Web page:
Dilution of the double emulsion by a factor of 100 using pure water leads to an osmotic pressure difference of <math>\Delta</math><math>\Pi</math> = 17 atm. Due to a slight permeability of water through the shell, the chemical potential of the water equilibrates rapidly. This causes an immediate increase in the the internal pressure. At 15°C, where the oil shell is solid, there is a rapid increase in the release of Cl- ions, followed by slower approach to the asymptotic limit, as shown by the open squares in Fig. 2(a). The authors vary the driving osmotic pressure, <math>\Delta</math><math>\Pi</math>, by using water with increasing concentrations of glucose, diluting the double emulsion by the same factor each time, thereby reducing the rate of release. For <math>\Delta</math><math>\Pi</math> = 0, there is a residual, very slow release of Cl− shown by the open circles in Fig. 2(a). For <math>\Delta</math><math>\Pi</math> <math>\ne</math> 0, the osmotic pressure mismatch causes a tensile stress on the shell, which should modify the activation energy.

To check this hypothesis, the authors looked at the relation between the osmotic pressure difference and the resulting tensile stress that acts on the colloidal shell. In the limit of a thin shell of thickness <math>\delta</math> , this relation can be simply derived from a force balance argument. The force exerted by the osmotic pressure mismatch on each half shell, <math>\pi</math> <math>a^2</math><math>\Delta</math><math>\Pi</math>, and the force due to the tensile stress,<math>\tau</math>, acting on the perimeter that holds the two half shells together, 2<math>\pi</math>a<math>\delta</math><math>\tau</math>, must be equal, <math>\tau</math> = <math>\Delta</math><math>\Pi</math>(a/2<math>\delta</math>). Part of the local activation energy <math>E_{A}</math> for an ion permeating a solid comes from the deformation energy of adding its additional volume to the solid matrix. The worklike energy for adding this volume increases under compressive stress and decreases under tensile stress in a complex manner, which nonetheless must be linear in applied stress and ionic volume, <math>\lambda^3</math>. The activation energy is expected to be linearly modified by the tensile stress as E(<math>\tau</math>)=<math>E_{A}</math>−<math>\tau</math><math>\lambda^3</math>.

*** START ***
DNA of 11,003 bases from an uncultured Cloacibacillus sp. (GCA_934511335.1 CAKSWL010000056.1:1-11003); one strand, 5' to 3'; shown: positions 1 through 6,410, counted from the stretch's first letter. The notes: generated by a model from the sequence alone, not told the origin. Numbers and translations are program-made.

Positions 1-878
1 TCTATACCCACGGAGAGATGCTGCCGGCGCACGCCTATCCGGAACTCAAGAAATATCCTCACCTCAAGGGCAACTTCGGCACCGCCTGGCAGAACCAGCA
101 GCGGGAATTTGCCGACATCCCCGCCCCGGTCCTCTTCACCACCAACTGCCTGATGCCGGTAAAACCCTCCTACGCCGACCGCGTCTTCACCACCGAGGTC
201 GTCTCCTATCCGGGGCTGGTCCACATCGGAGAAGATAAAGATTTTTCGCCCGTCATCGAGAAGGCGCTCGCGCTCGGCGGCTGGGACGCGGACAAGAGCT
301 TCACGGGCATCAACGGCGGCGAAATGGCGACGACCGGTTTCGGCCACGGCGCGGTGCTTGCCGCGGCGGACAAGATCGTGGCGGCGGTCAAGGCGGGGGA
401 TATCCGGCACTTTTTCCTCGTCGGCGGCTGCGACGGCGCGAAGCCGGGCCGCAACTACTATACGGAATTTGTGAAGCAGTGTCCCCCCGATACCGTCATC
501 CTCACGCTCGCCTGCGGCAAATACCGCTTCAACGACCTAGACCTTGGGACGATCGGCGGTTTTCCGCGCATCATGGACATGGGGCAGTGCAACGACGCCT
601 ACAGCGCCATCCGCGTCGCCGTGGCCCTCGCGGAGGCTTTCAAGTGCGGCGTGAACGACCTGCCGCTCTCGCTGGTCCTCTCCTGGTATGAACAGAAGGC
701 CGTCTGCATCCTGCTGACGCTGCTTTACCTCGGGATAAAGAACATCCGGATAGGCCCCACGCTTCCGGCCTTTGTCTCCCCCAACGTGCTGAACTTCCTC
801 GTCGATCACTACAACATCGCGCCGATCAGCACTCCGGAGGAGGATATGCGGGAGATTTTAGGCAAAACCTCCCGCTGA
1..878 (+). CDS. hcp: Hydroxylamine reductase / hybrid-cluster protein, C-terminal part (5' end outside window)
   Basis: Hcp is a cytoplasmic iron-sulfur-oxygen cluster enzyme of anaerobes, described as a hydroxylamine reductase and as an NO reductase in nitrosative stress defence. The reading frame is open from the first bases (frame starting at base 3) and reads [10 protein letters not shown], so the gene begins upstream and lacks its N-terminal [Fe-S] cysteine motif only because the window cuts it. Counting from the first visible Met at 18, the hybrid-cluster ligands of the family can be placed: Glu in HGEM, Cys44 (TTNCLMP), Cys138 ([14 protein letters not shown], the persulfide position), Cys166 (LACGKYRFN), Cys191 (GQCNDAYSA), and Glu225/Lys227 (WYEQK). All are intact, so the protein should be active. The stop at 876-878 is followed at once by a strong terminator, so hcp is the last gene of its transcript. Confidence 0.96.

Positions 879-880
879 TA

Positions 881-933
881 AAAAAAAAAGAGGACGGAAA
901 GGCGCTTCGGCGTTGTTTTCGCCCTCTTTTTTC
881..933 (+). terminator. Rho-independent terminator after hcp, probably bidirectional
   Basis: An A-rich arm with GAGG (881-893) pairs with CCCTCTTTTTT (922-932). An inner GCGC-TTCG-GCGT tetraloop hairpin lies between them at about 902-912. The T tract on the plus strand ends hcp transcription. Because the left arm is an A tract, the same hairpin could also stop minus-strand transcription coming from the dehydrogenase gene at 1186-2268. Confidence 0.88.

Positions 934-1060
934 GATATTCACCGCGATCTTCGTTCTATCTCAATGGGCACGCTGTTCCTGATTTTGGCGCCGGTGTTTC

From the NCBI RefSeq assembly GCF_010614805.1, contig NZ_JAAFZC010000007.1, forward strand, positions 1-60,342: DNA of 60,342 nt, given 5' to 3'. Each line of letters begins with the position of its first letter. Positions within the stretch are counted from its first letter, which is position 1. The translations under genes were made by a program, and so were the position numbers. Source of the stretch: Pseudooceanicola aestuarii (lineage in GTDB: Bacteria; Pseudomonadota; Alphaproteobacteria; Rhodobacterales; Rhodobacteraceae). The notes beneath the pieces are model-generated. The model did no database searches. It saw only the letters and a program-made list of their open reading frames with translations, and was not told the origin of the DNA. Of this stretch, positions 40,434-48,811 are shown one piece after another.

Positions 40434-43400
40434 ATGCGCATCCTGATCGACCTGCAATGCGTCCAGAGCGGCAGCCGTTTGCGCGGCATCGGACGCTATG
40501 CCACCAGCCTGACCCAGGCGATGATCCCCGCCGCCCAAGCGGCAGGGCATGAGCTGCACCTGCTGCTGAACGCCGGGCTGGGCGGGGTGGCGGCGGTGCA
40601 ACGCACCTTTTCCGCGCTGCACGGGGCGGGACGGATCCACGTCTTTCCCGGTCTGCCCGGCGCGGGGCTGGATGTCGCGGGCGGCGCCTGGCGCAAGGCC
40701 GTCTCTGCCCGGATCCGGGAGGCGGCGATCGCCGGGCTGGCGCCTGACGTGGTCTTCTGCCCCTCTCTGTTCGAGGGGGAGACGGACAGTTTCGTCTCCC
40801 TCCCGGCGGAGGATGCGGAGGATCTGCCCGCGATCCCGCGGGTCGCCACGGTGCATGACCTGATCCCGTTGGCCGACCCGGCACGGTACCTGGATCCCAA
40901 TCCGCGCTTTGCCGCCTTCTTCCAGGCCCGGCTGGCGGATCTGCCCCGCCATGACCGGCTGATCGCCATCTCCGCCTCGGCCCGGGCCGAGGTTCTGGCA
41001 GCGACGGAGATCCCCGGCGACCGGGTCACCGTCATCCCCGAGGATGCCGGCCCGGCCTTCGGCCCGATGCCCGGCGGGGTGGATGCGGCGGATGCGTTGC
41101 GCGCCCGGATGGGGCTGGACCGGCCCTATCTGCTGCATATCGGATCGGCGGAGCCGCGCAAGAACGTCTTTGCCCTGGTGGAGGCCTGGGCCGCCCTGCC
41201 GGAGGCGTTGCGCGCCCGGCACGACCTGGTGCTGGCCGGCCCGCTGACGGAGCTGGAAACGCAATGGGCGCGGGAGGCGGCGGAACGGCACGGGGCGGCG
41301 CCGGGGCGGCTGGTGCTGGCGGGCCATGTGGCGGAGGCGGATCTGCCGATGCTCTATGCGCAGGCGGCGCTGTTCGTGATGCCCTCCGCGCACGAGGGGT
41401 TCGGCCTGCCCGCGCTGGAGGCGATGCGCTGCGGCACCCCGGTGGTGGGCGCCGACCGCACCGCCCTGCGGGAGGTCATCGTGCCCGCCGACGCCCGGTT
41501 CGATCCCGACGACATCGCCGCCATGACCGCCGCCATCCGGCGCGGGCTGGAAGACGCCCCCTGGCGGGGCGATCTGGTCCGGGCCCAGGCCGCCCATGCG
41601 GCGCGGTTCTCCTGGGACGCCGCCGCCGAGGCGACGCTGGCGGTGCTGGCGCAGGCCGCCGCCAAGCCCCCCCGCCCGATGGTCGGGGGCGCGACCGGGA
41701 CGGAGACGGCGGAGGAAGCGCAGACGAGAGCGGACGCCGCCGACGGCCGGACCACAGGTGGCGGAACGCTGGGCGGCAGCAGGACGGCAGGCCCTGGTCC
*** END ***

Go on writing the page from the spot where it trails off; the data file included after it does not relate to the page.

The osmotic pressure difference <math>\Delta</math><math>\Pi</math> can be approximated as <math>\Delta</math><math>\Pi</math> = RT(2<math>C_{i}</math> − 2<math>C_{e}</math> − <math>C_{sugar}</math>) ~ RT(2<math>C_{i}</math> − <math>C_{sugar}</math>). <math>C_{e}</math> can be neglected as long as the globule volume fraction remains small. <math>C_{sugar}</math> is the final sugar concentration imposed by the dilution, and R is the ideal gas constant. <math>\Delta</math><math>\Pi</math> can now be expressed as <math>\Delta</math><math>\Pi</math> = 2RT<math>C_{i0}</math>(1 − X − 1/d), where <math>C_{i0}</math> is the initial internal salt concentration and d is the dilution factor of the external phase, which sets the initial osmotic pressure difference <math>\Delta</math><math>\Pi_{0}</math>. Thus, Eq. (1) becomes dX/dt = <math>\beta</math>(X)(1 − X) and the characteristic relaxation rate <math>\beta</math>(X)can be expressed as

<math>\beta</math>(X) = <math>\beta_{0}</math>exp[<math>\epsilon</math>(1 − 1/d)]exp(−<math>\epsilon</math>X), (2)

with <math>\epsilon</math>=(a/<math>\delta</math>)(<math>\lambda^3</math>/(<math>k_{B}</math>T)(RT<math>C_{i0}</math>). In kT units, <math>\epsilon</math>(1−1/d) is the initial drop of the activation energy induced by the initial tensile stress. Thus, at short time, when few ions have diffused through the shells and the osmotic shock is still at its maximum, the permeation rate <math>\beta</math> increases by the large factor exp[<math>\epsilon</math>(1 − 1/d)]. At longer time, the second term exp(−<math>\epsilon</math>X), which reflects the equilibration of the osmotic stress, slows down the relaxation rate. A plot of log[dX/dt (t=0)] as a function of 1−1/d is linear, with slope <math>\epsilon</math>, as seen in Fig. 2(b). From the slope, the authors found that <math>\epsilon</math>=2.5<math>\pm</math>0.3. The authors then solved equation (2) numerically and compared it to their data, as shown in Fig. 2(a). They also took the nonideal dependence of the osmotic pressure with the sugar and salt concentrations into account when making this fit. The fit allows for the determination of the two unknown parameters <math>\epsilon</math> and <math>\beta_{0}</math>.

## Conclusion

Encapsulation has the potential to be an extremely rewarding field. Unfortunately, there are still a lot of unknowns in regards to the fundamental physics of encapsulation. These authors present some of the first direct experimental evidence that an imposed tensile stress linearly reduces the local energy barrier for an activated process. This leads to an exponential increase in diffusion and permeability, as envisioned by Eyring almost 100 years ago. In other words, they found that the activation energy associated with the permeation process is decreased in proportion to an applied tensile stress, even though the diffusion species are not submitted to any external forces. Their rather simple experiment lead to findings that could provide some guidance in colloidal controlled drug delivery systems and encapsulation design.